Managing the arts

Senior Caroline Mandler has been on the stage for most of her life, but this summer she was able to try a new role. Mandler was taken behind the scenes working for the nation’s largest performing arts center, the Kennedy Center.

As one of 20 interns chosen from an applicant pool of 300 at the Kennedy Center’s Vilar School of Arts Management, Mandler learned about the process of funding and operating a large performing arts venue. Mandler has had heavy involvement in theater and singing throughout high school and at GW, where the dramatic literature major takes classes in theater history, directing and Shakespeare. Her accolades include Outstanding Female Vocalist in 2001 and the Dewitt-Clinton Croissant Prize for best drama essay in 2004. In addition, she is the director and an executive board member of GW’s Fourteenth Grade Players.

Despite her involvement as a performer, Mandler knew she was headed for a different career. “I realized that I didn’t want to perform professionally, so that led me to other options,” said Mandler, who began her career in arts management at City Center, a theater and dance venue in New York City.

“(The Kennedy Center) is such a huge organization that there are 60 people working in my office alone,” she said. “Also, it’s a pretty national scope, as opposed to working in City Center, which was just the New York area. So I guess I was just interested in getting a wider grasp of what the Kennedy Center does all over the country.”

As a development intern, Mandler’s job description was not an easy one. Her office is responsible for raising $50 million annually for the Kennedy Center and the National Symphony Orchestra. Mandler’s everyday duties immersed her in the process.

“I had to solicit corporations for gifts to meet our budget,” Mandler said. “It involved sending letters to organizations and doing follow-up work. Once the gifts came in, we would process the gifts and send acknowledgements.”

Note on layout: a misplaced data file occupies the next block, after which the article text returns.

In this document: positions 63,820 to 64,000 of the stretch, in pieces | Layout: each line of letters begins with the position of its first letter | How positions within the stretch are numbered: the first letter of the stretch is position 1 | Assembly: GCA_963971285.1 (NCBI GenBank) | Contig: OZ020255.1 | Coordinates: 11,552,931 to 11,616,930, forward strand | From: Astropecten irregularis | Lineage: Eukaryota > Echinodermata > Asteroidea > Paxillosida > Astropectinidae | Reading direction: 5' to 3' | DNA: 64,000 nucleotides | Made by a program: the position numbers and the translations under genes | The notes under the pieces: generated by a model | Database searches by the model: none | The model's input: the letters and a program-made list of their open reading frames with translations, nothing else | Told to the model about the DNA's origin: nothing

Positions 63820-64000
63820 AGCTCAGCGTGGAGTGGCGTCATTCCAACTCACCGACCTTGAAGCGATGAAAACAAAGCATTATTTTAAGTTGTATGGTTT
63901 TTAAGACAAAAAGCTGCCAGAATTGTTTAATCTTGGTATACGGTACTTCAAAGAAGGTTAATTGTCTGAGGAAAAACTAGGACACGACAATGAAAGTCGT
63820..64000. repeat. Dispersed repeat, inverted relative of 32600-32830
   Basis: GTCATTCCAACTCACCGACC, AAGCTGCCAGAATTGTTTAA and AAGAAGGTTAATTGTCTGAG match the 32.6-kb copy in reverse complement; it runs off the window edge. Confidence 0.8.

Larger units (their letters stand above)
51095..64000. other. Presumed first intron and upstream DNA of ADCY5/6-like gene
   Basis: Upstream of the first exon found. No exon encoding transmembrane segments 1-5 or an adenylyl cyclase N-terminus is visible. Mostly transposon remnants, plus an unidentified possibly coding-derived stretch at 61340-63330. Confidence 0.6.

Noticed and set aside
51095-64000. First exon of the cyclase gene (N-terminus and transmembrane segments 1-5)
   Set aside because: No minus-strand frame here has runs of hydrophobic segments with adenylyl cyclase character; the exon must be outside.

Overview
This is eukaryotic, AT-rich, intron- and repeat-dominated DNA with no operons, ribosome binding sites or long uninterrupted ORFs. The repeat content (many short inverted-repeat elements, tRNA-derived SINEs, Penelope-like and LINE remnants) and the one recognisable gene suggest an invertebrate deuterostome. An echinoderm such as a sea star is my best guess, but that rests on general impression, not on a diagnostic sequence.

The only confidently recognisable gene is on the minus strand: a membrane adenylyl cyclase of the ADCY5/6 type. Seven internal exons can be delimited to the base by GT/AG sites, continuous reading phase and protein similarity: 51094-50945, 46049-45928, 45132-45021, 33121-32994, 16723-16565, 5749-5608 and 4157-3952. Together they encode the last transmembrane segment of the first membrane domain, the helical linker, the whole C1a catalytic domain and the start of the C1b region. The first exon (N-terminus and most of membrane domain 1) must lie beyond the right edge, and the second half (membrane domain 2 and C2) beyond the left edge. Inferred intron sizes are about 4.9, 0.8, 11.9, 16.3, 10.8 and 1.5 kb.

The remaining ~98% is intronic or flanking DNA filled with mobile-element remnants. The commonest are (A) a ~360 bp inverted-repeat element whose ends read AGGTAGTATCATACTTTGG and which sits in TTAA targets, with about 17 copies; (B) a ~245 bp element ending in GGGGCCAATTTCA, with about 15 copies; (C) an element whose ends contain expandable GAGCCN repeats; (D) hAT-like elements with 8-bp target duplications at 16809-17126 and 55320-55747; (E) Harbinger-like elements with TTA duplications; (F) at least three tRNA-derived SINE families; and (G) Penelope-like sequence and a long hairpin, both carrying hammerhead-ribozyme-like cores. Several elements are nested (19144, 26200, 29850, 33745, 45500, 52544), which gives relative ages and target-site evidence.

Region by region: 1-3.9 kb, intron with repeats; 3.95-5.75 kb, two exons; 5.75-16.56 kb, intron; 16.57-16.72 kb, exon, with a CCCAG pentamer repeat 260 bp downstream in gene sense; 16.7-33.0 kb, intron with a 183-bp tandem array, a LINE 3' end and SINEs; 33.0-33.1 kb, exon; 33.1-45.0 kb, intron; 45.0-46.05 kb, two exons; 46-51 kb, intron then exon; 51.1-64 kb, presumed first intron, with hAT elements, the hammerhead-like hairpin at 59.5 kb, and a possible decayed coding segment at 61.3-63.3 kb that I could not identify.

She also helped draft proposals and reports for other special events and projects, as well as helping staff in programming, finance, education and press departments.

So who is supporting the Kennedy Center’s 33rd season of operas, symphonies, and dance?

“Target, Boeing, Sony, ALCOA – I’ve written grant proposals to pretty much any major corporation in the USA,” Mandler said. “There are over 100 in the corporate fund alone.”

Mandler said the most challenging part of her job is to simply keep the process moving along and the money coming in. She also had to adapt to the individual nuances of each company.

“I realized how much goes into all of it. You can’t just send out a letter without knowing anything about the company, so we have to research to find the right companies,” she said. “We need to know a lot about the people, and which board members know each other. There are tons of details that make it successful.”

Once the curtain has closed on Mandler’s summer job, she said she plans to attend graduate school and study theater or arts administration. Until her December graduation, she will continue to enjoy the spotlight at GW before pursuing her dreams behind the scenes.

The Kennedy Center has many opportunities for college students through internships and volunteer programs. Go to for more information.

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